Social media, for better or worse, is an inseparable part of our lives in the modern, ultra-connected age that we live in. This means that it has a unique power to influence our thoughts, and this kind of manipulation of people's perspectives, particularly with unfounded, untruthful dialogue, is an ever-increasing issue that people now face.
Most recently, a new study by the Swiss Federal Institute of Technology in Lausanne (EPFL) found that half of the topics that enter Turkey's trending list on the social media platform Twitter, and a quarter of all global trends, are generated through the use of automated bots, suspicious accounts and manipulative algorithms.
Researchers at the EPFL uncovered an "ongoing astroturfing attack on the popularity mechanisms of social media platforms" that they termed "ephemeral astroturfing attacks" in the study. Astroturfing is a term used to describe a fake grassroots campaign that tries to influence public opinion. In the EPFL study, the "ephemeral" attacks were a short-lived, deceptive presentation of an orchestrated marketing or public relations campaign under the guise of unsolicited comments from members of the public.
According to the study, a chosen topic or keyword is artificially promoted through these attacks via what they call inauthentic activity. When successful, the topic appears to be popular and the perpetrators remove their activity.
The researchers from the Swiss university chose the social media platform Twitter as their test field and observed over 19,000 unique fake trends promoted by over 108,000 accounts. These included fake and compromised accounts, which are accounts of people whose credentials have been stolen.
Twitter's popularity algorithm is an interesting case study and is also widely used. The algorithm detects the use of hashtags, a metadata tag that is prefaced by the hash symbol (i.e. "#"), and it tracks the frequency and popularity of these hashtags. With this data, it determines the "trending" topics and alerts users to those specific hashtags, in local and global scale, through "Twitter Trends".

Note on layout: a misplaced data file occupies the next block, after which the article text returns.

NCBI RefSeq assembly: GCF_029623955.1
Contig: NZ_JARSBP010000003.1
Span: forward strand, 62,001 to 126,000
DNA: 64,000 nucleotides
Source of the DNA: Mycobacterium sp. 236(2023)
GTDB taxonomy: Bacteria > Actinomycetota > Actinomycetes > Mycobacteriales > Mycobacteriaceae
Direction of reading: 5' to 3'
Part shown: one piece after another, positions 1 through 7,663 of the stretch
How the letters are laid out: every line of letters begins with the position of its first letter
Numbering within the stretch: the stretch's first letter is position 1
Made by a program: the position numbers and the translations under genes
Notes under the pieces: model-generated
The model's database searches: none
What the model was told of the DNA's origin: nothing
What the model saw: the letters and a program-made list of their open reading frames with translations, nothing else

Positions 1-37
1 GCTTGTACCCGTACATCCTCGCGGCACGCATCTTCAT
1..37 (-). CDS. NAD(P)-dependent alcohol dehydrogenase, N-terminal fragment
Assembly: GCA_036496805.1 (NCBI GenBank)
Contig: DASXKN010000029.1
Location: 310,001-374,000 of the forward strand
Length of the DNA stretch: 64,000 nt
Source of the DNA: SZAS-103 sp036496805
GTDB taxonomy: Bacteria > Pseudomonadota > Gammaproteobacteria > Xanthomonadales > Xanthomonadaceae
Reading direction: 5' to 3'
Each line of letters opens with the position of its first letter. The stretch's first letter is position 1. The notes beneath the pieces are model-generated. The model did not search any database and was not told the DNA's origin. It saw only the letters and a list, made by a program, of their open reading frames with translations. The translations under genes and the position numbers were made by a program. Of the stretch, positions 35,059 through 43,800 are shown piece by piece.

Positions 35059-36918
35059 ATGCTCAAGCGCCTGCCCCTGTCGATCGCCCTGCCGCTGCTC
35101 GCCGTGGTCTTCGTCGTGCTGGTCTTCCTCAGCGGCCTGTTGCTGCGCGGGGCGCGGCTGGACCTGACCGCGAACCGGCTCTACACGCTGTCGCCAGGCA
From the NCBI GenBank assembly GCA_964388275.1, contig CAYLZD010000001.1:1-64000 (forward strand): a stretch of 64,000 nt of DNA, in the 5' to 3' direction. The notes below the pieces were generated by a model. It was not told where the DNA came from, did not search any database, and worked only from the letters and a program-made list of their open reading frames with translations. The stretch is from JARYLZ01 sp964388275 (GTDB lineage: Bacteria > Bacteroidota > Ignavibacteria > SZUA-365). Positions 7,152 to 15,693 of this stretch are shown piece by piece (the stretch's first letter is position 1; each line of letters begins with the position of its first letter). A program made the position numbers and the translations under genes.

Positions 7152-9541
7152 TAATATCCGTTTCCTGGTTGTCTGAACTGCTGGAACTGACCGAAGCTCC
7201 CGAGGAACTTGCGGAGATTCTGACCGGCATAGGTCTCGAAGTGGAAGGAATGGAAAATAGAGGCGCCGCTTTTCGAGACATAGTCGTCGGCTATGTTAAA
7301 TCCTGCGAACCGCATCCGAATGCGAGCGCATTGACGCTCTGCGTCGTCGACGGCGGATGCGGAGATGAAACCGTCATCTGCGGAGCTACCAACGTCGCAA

According to the study, this new type of astroturfing attack accounts for at least 20% of Twitter's global "Top 10" trends, most of the time generated by automated bots. One important point that the study touches upon is that Twitter's algorithm counts the use of the hashtag whether or not the tweet is later deleted, a loophole that these attacks abuse frequently.
“We found that 47% of local trends in Turkey and 20% of global trends are fake, created from scratch by bots. Between June 2015 and September 2019, we uncovered 108,000 bot accounts involved, the biggest bot dataset reported in a single paper," said Tuğrulcan Elmas, one of the authors of the research, in an interview with the university's website. "Our research is the first to uncover the manipulation of Twitter Trends at this scale,” he said.
Through these attacks, fake trends have been created revolving around gambling promotions, disinformation campaigns and pushing hate speech against minorities or vulnerable populations, said the study.
"Broader media outlets report on trends, which are used as a proxy for what people are talking about," said Rebekah Overdorf, another of the paper’s authors. She highlighted how these attacks manipulate the media's perspective on people's thoughts and, as people consume information through media, in turn skew the public's viewpoint.
Overdorf exemplified how the public perspective is manipulated by these attacks by pointing out the hashtag "#SuriyelilerDefolsun" (Syrians get out), which was pushed by Twitter's "Trends" in Turkey. The story was picked up by news outlets reporting on the trending topic; however, "in reality, it was completely fabricated,” said Overdorf.
Twitter was alerted to this methodology of attacks twice by the researchers, but the social media giant either declined to change its "Trends" algorithm or refused to respond, according to the university's piece.
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